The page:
At least 20,000 people have died in the huge earthquake which struck south-eastern Iran, according to officials.
Rescuers are working through the night to hunt for survivors from the quake, which struck before dawn on Friday.
The ancient city of Bam has been devastated - most of its buildings have been flattened including two hospitals and a 16th Century citadel.
A big relief operation is under way, with many foreign countries sending supplies and rescue workers to Iran.
President Mohammad Khatami described the quake as a "national tragedy" and said it was too huge for Iran to cope with alone.
The United States offered humanitarian assistance, and President George W Bush said he was "ready to help" Iran.
Aid agencies are making urgent appeals for supplies such as tents, blankets and field hospitals.
But there are immediate fears for the safety of survivors - temperatures at night in this desert city drop to well below freezing, and food and water are in short supply.
The country suffers frequent earthquakes, with small tremors happening almost daily. In one earthquake in 1990, 35,000 people died.
Bam and the surrounding area is home to more than 200,000 people. About 70% of the houses in Bam have been destroyed, Iranian state television reported.
It is thought many people were crushed as they slept.
There were scenes of intense grief in the city, with people weeping next to corpses shrouded in blankets.
"I have lost all my family. My parents, my grandmother and two sisters are under the rubble," Maryam, 17, told Reuters.
Two of the city's hospitals have collapsed, crushing many staff, and remaining hospitals are full. Many of the injured are having to be flown elsewhere for treatment.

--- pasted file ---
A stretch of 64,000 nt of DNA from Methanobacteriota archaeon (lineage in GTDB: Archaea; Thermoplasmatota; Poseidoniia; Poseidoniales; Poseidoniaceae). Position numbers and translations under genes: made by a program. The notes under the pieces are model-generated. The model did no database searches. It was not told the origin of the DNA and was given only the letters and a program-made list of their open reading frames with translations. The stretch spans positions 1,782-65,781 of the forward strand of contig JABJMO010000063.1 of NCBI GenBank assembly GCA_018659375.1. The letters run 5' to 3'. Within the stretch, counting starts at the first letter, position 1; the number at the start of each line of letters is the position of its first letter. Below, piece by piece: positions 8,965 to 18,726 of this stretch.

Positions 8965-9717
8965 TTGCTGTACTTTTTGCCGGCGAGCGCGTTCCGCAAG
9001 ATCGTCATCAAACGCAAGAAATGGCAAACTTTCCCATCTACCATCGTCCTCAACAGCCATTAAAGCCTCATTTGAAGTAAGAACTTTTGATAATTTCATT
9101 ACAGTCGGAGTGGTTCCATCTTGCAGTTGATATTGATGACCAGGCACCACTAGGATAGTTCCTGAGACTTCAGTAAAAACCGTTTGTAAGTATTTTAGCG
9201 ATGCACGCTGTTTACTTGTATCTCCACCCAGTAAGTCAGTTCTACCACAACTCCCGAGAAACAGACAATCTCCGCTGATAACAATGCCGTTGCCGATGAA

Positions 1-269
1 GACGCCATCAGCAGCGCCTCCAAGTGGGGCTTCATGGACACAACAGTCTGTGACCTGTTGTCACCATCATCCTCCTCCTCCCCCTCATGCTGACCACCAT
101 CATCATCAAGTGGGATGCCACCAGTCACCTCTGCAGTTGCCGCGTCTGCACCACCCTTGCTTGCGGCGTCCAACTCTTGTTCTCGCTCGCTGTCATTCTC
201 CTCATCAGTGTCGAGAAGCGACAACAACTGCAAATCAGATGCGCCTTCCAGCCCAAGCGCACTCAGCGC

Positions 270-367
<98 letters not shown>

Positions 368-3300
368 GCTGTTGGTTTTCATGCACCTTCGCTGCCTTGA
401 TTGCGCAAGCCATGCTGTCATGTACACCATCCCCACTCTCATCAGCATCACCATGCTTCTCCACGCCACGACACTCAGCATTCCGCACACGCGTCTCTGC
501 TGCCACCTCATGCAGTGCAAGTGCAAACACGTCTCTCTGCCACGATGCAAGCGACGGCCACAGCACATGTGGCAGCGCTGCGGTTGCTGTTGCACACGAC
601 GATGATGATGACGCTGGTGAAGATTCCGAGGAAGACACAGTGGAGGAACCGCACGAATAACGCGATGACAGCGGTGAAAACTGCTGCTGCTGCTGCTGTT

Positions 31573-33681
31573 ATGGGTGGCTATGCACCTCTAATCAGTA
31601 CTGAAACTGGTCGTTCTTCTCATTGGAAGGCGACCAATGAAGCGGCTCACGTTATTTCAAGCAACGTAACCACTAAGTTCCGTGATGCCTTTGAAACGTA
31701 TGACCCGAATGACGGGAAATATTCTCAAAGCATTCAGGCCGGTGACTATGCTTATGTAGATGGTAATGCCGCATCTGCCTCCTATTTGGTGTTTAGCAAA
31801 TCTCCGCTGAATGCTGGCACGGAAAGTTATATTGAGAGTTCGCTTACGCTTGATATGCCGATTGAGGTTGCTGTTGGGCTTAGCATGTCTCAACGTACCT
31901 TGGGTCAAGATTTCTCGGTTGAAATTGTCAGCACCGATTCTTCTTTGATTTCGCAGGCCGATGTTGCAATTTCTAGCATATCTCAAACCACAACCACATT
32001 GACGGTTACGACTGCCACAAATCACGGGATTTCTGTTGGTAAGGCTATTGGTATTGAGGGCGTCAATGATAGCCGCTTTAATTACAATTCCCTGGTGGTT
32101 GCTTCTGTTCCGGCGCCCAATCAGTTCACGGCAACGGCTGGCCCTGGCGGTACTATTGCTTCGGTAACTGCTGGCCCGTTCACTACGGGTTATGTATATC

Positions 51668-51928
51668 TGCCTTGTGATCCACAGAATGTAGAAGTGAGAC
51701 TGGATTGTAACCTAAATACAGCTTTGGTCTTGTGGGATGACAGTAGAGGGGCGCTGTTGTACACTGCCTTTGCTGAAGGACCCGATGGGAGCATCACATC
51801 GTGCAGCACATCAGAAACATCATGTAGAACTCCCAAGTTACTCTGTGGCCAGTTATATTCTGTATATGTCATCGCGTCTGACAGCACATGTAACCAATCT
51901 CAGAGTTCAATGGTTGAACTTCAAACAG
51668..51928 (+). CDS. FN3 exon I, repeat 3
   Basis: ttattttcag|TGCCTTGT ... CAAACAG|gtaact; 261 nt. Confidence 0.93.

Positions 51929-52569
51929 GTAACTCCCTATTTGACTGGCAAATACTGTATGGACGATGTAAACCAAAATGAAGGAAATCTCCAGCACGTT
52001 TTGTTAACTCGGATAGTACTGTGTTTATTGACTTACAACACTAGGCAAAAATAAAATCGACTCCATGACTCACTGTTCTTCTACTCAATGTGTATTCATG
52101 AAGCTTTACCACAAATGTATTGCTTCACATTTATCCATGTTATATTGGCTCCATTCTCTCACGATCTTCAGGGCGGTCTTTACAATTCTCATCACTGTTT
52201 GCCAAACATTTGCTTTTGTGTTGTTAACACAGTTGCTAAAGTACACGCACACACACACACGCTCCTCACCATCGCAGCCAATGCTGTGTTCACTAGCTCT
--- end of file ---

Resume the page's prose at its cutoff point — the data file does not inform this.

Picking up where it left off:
A huge relief operation involving ordinary Iranians, the army, Islamic volunteer groups and local rescue teams is under way.
Rescue teams are flying to the area by plane and helicopter.
Emergency centres set up in makeshift buildings are now trying to care for the tens of thousands who have been injured.
The BBC's Miranda Eeles in Tehran says that in many places there simply is not enough room.
Telephones, electricity and water supplies have been cut by the tremor.
The concern now is how to rescue those still alive but buried deep under the rubble, our correspondent adds.
A number of countries - including Russia, Britain, Germany and Spain - have offered to send relief teams and supplies.
The United Nations said it was sending experts to co-ordinate the aid effort.
The Red Crescent is setting up tents to house survivors.
Friday's quake had a magnitude of at least 6.3, according to Iranian sources. The US Geological Survey measured it at 6.7.
Bam - about 1,000 kilometres (620 miles) south-east of Tehran - was on the Unesco's list of World Heritage Sites.
An important regional centre in the 16th and 17th centuries, it contained many ancient buildings that were not built to withstand earthquakes.
Since 1991, tremors have claimed some 17,600 lives and injured 53,000 people, according to official figures.